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Publication numberUS3594760 A
Publication typeGrant
Publication dateJul 20, 1971
Filing dateJan 30, 1969
Priority dateJan 30, 1969
Publication numberUS 3594760 A, US 3594760A, US-A-3594760, US3594760 A, US3594760A
InventorsFloyd H Haker
Original AssigneeFloyd H Haker
Export CitationBiBTeX, EndNote, RefMan
External Links: USPTO, USPTO Assignment, Espacenet
Advertising display device
US 3594760 A
Abstract  available in
Previous page
Next page
Claims  available in
Description  (OCR text may contain errors)

United States Patent [72] Inventor Floyd H. Baker 6546 Linden Lane, Dallas, Tex. 75230 [21] Appl. No. 795,308 [22] Filed Jan. 30, 1969 [45] Patented July 20, 1971 [54] ADVERTISING DISPLAY DEVICE 11 Claims, 3 Drawing Figs.

[52] US. Cl 340/325, 40/52 A, 40/132 R, 340/272, 340/326, 340/327, 340/334, 340/338 [51] Int. Cl ..G09i 13/04 [50] Field ofSearch 340/334, 338, 326, 327, 325, 272, 221;40/132, 52 A [56] References Cited UNITED STATES PATENTS 2,152,296 3/1939 Weis et al. 340/221 X 1,915,167 6/1933 Salsbury 340/272 UX 2,626,389 1/1953 Ellison 340/325 2,942,249 6/1960 Paull 4 340/327 X 3,171,114 2/1965 Butleretal... ,1 340/225 X Primary Examiner-John W. Caldwell Assistant Examiner-David L. Trafton A1l0meyGiles C. Clegg, .lr.

ABSTRACT: An advertising display device comprising a display unit having a plurality of panels, indicia on each of the panels for indicating a certain product or service when the panel is energized, alarm means responsive to the presence of a prospective customer, and control means responsive to operation of the alarm means for energizing the panels in a selectable sequence as a function of the number of operations of the alarm means. i

PATENTEB JuLzolsn 760,


ATTORNEY PATENTEI] JUL20 can SHEET 2 OF 2 m l c iff 45 42 H STEPPING SELECTOR C 1 NOV I I SWITCH SWITCH IN VE N TOR FLOYD H. HAKER ATTORNEY ADVERTISING DISPLAY DEVICE The present invention relates to advertising devices and more particularly to an advertising device of the type for advertising selected services and products and indicating that the particular customer is to receive a gift of one of the advertised services and products.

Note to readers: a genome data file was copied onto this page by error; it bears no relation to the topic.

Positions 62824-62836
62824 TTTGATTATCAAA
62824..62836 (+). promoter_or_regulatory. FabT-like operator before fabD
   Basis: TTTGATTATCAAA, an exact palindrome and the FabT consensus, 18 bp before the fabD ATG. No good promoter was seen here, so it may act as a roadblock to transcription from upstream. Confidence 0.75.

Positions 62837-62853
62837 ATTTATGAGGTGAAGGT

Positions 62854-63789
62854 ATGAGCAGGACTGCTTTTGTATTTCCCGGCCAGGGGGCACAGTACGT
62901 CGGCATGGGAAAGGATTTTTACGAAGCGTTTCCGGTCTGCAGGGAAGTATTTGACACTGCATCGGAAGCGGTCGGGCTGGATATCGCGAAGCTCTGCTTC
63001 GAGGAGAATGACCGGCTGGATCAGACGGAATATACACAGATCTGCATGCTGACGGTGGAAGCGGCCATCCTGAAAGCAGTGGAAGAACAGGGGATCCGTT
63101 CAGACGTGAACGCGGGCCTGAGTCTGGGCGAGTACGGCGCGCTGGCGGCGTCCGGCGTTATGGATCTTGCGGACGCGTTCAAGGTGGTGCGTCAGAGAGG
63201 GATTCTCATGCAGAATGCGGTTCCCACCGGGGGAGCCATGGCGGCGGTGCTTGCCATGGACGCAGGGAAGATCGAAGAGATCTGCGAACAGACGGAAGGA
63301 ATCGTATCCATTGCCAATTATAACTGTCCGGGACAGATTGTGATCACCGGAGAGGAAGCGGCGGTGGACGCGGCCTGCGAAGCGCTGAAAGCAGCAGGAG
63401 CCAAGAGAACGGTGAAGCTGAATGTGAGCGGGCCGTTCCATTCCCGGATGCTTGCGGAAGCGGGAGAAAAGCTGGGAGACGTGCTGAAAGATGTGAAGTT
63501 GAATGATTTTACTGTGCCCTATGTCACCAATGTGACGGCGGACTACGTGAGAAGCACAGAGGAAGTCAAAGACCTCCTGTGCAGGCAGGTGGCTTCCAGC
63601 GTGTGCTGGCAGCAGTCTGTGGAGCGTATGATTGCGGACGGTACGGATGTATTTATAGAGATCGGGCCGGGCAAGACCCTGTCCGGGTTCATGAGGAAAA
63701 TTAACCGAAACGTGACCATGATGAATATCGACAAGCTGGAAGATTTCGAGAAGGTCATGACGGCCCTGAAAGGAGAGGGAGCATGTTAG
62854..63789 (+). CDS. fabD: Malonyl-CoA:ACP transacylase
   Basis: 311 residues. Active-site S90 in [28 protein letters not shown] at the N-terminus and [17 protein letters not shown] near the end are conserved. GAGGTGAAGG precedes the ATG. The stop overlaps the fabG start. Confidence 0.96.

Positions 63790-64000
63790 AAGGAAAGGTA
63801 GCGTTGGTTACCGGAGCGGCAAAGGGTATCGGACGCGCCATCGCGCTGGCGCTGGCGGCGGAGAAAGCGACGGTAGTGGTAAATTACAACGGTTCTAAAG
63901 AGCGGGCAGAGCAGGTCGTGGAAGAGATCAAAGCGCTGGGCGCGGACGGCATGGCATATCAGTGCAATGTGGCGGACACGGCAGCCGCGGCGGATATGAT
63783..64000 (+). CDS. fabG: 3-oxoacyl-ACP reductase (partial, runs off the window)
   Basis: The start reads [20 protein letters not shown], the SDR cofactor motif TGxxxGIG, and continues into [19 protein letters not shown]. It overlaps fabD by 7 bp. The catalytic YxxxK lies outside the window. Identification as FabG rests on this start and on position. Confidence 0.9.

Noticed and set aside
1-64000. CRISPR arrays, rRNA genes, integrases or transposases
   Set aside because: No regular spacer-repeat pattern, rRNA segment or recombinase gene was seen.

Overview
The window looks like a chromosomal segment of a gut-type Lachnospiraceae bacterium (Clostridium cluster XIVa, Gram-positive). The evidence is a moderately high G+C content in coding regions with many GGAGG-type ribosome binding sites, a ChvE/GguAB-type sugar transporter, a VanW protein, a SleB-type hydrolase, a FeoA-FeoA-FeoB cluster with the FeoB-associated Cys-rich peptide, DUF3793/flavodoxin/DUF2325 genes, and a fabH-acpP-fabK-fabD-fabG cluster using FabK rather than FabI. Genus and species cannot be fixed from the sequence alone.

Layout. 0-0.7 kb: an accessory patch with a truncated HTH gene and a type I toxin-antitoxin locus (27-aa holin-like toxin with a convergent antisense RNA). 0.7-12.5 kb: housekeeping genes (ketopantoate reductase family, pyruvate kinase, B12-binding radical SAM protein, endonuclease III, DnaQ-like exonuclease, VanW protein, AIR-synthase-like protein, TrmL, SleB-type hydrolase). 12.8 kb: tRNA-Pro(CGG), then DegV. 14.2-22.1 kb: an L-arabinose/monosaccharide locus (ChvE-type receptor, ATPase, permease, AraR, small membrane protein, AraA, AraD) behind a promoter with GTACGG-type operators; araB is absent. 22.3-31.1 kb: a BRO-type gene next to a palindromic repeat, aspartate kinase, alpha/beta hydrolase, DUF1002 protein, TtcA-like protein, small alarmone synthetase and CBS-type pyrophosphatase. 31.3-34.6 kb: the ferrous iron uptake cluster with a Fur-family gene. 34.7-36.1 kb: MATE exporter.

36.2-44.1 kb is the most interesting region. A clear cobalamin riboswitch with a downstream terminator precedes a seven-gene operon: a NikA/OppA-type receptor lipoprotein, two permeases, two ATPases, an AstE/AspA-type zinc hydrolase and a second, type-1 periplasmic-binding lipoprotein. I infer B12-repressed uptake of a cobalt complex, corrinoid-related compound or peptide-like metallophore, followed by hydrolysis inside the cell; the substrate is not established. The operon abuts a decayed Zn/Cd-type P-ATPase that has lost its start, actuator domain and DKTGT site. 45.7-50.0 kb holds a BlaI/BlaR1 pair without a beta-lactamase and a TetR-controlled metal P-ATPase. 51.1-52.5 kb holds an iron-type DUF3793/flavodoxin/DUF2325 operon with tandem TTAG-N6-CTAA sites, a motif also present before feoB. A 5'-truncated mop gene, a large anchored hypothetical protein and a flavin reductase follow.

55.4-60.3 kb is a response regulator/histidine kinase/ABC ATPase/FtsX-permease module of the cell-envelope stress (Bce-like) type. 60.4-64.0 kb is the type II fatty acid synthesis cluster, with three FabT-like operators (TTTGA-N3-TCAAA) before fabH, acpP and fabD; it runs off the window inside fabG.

An important portion of the advertising in many retail businesses, particularly in service station establishments is devoted to the giving to customers of bonuses of either cash or prizes. Trading stamps account for a significant portion of this type of advertisement. The owner will purchase from a stamp company trading stamps which are given to the customers in accordance with the amount of the customers purchases. The customers can then redeem such stamps for selected gifts. The principle disadvantage of the stamp-type promotion is that it is very expensive to the owner. Also, gifts are obtained only after saving the stamps over a period of time to accumulate the required number, which then must be placed in books.

Many types of games have been devised. Although the names and details of the games may vary, they are basically similar in that each time a person enters an establishment he is entitled to receive a stamp or other token. When a specified group of such stamps or tokens have been collected, thev holder thereof becomes entitled to receive a prize. However, in general, the number of prizes awarded in such games at a particular retail establishment is small, and most customers never receive a prize or know of anyone that does.

Devices have been proposed that award prizes to customers or potential customers entering a retail establishment. However, such devices generally operated on a random principle and the cost of the advertising program could not be accurately ascertained.

The present invention provides an improved advertising display device in which selected services and/or products are continuously advertised by displaying the services and/or products on a display unit having panels which are energized in a selected pattern. There is associated with the display unit an alarm responsive to the presence of a prospective customer and control means responsive to operation of the alarm means for energizing the panels in a selectable sequence to indicate the winner of a prize as a function of the number of operations of the alarm means. indicia on the panels representative of the prizes can be changed in orderthat the-prizes can be varied over a period of time. Further, the control means canbe adjusted to control the frequency at which particular prizes are awarded.